Petition to Classify Alien as a Nonimmigrant Religious Worker to Perform Services as a “Deacon/Minister” Denied
On December 19,2019, the AAO denied a petition by a church to obtain an R-1 nonimmigrant visa to temporarily employ a foreign national as a deacon/minister. The INA does provide that non-profit religious organizations can seek R1 visas for foreign nationals to work as “ministers, in religious vocations, or in religious occupations in the United States.”
The case is – In Re: 5040882 Appeal of California Service Center Decision Non-Precedent Decision of the Administrative Appeals Office Date: DEC. 19, 2019 Form I-129, Petition for Nonimmigrant Worker (Religious Worker – R-1).
The Director of the California Service Center disapproved the petition because the petitioner failed to provide:
A “currently valid determination letter from the IRS [Internal Revenue Service] showing that [it] is a tax-exempt organization”
Proper evidence showing how it intended to compensate the minister
The INA law provides that petitioners can seek R1 visas for foreign nationals to work in the US as ministers and in other categories. There are specific requirements including:
Establishing that the alien beneficiary “has been a member of a religious denomination for at least the two-year period before the date the petition is filed. Section 101(a)(15)(R) of the Act; 8 C.F.R. § 214.2(r).
In accordance with 8 C.F.R. § 214.2(r)(9)(i)-(ii) – submitting evidence that the religious organization/church has “[a] currently valid determination letter from the IRS showing that the organization is a tax-exempt organization” or “[f]or a religious organization that is recognized as tax-exempt under a group tax-exemption, a currently valid determination letter from the IRS establishing that the group is tax-exempt.”
Evidence regarding compensation, according to 8 C.F.R. § 214.2(r)(l 1) provides, in pertinent part:
That the initial evidence must show how the alien will be compensated (including the means of payment – specific monetary payment of in-kind compensation) or if the alien will support himself/herself.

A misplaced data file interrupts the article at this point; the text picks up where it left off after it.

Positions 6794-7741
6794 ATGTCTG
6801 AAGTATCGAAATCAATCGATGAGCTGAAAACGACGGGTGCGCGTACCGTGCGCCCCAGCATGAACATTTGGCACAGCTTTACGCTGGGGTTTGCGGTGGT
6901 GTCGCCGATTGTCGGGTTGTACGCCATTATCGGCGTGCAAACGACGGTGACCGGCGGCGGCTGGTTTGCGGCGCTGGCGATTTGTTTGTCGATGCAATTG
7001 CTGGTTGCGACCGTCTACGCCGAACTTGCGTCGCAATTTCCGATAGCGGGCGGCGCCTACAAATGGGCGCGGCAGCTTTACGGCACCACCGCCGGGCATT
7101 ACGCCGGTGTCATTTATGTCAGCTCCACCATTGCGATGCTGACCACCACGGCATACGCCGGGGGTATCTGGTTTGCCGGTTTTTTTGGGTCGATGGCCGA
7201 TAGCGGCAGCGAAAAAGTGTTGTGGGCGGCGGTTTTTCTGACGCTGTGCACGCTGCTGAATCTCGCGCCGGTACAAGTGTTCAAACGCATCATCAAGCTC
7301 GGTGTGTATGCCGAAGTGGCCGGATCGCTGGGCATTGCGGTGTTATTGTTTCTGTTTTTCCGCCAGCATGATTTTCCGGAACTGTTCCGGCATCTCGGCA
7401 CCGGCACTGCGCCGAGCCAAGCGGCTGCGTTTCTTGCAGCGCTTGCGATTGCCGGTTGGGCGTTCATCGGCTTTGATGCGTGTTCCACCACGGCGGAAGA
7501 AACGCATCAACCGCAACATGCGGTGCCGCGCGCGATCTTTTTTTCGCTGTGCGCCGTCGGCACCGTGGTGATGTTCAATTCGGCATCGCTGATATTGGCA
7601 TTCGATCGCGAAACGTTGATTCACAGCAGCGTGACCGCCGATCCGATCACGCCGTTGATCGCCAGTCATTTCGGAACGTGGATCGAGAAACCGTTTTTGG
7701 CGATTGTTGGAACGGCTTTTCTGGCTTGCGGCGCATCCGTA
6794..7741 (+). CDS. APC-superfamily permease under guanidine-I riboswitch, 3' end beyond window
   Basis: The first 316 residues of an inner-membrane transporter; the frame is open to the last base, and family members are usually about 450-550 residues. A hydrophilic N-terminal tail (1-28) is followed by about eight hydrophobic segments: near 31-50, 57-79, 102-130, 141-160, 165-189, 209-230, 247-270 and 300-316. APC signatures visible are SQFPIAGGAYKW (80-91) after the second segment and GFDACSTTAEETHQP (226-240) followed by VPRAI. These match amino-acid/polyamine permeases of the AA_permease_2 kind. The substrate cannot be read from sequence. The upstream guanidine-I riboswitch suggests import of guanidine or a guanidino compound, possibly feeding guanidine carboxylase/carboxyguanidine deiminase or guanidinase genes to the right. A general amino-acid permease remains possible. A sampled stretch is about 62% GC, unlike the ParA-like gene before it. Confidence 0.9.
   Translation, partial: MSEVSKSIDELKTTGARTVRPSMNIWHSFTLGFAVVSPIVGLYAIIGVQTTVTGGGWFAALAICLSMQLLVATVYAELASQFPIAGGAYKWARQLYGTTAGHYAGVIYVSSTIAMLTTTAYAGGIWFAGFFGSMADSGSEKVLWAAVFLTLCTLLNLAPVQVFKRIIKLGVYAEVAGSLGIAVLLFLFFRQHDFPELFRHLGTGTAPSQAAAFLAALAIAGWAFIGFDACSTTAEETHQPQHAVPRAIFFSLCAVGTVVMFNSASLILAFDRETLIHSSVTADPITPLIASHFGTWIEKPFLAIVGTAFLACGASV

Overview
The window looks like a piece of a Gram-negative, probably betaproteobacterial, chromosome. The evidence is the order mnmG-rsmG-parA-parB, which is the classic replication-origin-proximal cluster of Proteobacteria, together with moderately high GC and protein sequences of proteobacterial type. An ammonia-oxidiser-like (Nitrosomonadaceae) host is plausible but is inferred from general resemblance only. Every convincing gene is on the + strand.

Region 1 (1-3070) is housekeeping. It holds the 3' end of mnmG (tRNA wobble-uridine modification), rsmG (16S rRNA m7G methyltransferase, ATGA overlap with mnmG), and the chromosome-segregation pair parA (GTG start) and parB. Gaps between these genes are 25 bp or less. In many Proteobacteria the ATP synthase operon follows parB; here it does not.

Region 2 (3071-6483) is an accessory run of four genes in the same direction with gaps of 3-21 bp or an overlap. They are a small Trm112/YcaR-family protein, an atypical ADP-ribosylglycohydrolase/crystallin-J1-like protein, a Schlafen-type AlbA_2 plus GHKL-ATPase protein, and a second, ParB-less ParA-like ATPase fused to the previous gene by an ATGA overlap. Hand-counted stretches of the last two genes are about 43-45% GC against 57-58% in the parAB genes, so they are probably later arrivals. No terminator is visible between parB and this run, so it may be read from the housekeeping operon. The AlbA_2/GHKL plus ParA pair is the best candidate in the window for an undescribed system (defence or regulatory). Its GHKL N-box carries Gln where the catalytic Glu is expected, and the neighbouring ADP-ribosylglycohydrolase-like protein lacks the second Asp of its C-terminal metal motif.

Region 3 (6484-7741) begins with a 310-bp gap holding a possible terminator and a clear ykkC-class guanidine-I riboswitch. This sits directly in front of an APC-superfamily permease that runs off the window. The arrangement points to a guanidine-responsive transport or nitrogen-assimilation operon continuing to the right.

Salaried or non-salaried compensation includes:
“Past evidence of compensation for similar positions
Budgets showing monies set aside for salaries, leases, etc.
Verifiable documentation that room and board will be provided”
Other acceptable evidence such as W-2 forms or certified tax returns
The analysis by the AAO
The tax-exempt proof requirement
Petitioner agrees that it didn’t and doesn’t now have the appropriate IRS letter. Instead, it offers an exemption letter from the Florida Department of Revenue – even though that letter specifically says, “This Florida document, however, is not an IRS determination letter and thus does not meet the regulatory requirements under 8 C.F.R. § 214.2(r)(9)(i)-(ii).”
The petitioner, on appeal, offered a letter stating it would pay the pastor $720 bi-weekly. The Director replied that the Petitioner previously stated, “[t]he church does not compensate any of its Deacons and missionaries” and that “the church members will be donating finances and benevolence towards [the Beneficiary].” Similar references to payment by the benevolence of the church were referenced by the petitioner and in the Director’s request for evidence.
The AAO found that there were no W-2s or certified tax returns – nor an explanation for the absence of such documents as the law required. There was also no evidence of prior compensation or budgets to support the compensation requirement. At best, the statements by the petitioner indicated third-parties (such as the pastor or beneficiaries) will be paying the compensation – and not the church/petitioner.
The decision also found other defects in the Petition. The petition failed to show that the beneficiary has the requisite qualifications for a minister or religious worker position.
The petitioner failed, by a preponderance of the evidence, to establish that the alien is eligible for R-1 nonimmigrant classification.
Contact an experienced immigration lawyer to discuss the compensation requirements and eligibility requirements for ministers and religious workers.